On August 7, while replying to Congress claims that Twitter has suspended the account of Congress leader Rahul Gandhi, a Twitter spokesperson denied the allegations and said the account was not suspended. The spokesperson further added that when an account gets suspended, it is removed from a global view. On the contrary, Rahul Gandhi’s account was visible to all. The company said it “continues to be in service.”
Rahul Gandhi tweet was removed by Twitter
Recently, a tweet published by Gandhi was removed by Twitter as it revealed the identity of the relatives of a minor victim who was raped and murdered. Gandhi had published a photograph on August 4 criticising the government over the case in which a nine-year-old Dalit girl was killed following an alleged rape. He wrote, “Parents’ tears are saying only one thing — their daughter, the daughter of this country, deserves justice. And I am with them on this path to justice,” in Hindi.
The National Commission for Protection of Child Rights (NCPCR) brought the tweet to Delhi Police and Twitter’s notice and asked them to take action against Gandhi as he had posted the photo of the girl’s family on the social media platform.
Gandhi’s actions violated the Juvenile Justice Act, and the Protection of Children from Sexual Offences (POCSO) Act that bars everyone from revealing the identity of a minor victim in any format, including print, television and online platforms. Acting on the notice issued by NCPCR, Twitter removed Gandhi’s tweet and locked his account for violation of its rules.
Initially, Congress claimed that Gandhi’s account was temporarily suspended by Twitter and they were trying to get it restored. However, his account was visible to all that raised questions over the said tweet. After the clarification by Twitter, Congress quoted its previous tweet in which they had alleged Twitter has suspended the account and said it has been “temporarily locked.”
Law against revealing the identity of the minor victim
According to Chapter 9, Other Offenses Against Children, Section 74, of Juvenile Justice Act, no report in any newspaper, magazine, news-sheet or audio-visual media or other forms of communication regarding any inquiry or investigation or judicial procedure, shall disclose the name, address or school or any other particular, which may lead to the identification of a child in conflict with the law or a child in need of care and protection or a child victim or witness of a crime, involved in such matter, under any other law for the time being in force, nor shall the picture of any such child be published. If any person is found guilty of revealing the identity, he or she can be punished with imprisonment of up to six months or a fine of up to rupees two lakh or both.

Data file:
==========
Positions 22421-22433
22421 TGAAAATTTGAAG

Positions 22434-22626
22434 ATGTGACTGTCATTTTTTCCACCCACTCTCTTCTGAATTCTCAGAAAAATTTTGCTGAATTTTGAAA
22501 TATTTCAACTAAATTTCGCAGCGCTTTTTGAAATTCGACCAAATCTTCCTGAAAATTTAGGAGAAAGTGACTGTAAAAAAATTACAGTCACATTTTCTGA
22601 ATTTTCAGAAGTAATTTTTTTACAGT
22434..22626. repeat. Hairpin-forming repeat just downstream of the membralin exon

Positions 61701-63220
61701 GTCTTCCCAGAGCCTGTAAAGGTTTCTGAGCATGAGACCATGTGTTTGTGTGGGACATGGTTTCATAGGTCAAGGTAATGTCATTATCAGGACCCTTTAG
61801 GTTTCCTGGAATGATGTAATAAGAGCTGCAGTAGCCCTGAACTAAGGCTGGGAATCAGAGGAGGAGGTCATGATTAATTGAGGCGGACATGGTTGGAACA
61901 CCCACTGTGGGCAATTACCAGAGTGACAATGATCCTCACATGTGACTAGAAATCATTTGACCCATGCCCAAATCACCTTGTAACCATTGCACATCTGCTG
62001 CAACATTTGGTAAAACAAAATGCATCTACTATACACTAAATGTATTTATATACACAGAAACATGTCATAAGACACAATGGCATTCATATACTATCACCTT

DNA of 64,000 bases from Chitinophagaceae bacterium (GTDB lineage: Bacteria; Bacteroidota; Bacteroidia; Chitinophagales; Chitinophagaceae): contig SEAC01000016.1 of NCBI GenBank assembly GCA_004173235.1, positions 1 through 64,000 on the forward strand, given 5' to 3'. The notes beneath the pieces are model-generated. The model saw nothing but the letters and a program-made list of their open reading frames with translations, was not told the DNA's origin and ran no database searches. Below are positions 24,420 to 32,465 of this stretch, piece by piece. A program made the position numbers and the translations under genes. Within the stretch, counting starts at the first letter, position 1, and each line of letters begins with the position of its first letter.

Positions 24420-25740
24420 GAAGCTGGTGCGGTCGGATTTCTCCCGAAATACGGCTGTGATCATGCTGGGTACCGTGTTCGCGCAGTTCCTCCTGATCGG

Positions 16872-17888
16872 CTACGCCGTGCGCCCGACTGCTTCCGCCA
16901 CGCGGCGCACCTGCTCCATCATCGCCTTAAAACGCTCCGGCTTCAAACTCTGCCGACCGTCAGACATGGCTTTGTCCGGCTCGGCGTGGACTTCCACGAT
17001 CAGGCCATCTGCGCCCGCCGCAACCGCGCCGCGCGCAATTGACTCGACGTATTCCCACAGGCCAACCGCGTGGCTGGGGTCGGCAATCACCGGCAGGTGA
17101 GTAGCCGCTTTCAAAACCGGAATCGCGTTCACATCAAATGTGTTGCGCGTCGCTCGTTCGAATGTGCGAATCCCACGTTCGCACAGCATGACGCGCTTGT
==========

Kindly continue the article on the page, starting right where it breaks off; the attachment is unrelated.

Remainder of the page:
A similar law exist in POSCO Act as well. Sub Section (2) of Section 23 of Pocso Act states, “No reports in any media shall disclose, the identity of a child including his name, address, photograph, family details, school, neighbourhood or any other particulars which may lead to disclosure of identity of the child.” It holds the publisher and owner of the media liable for the acts and omissions of the employee. It further states, “Any person who contravenes the provisions of sub-section (1) or sub-section (2) shall be liable to be punished with imprisonment of either description for a period which shall not be less than six months but which may extend to one year or with fine or with both.”
Notably, under both laws there is a provision that allows such disclosure but only if such disclosure is in the interest of the child.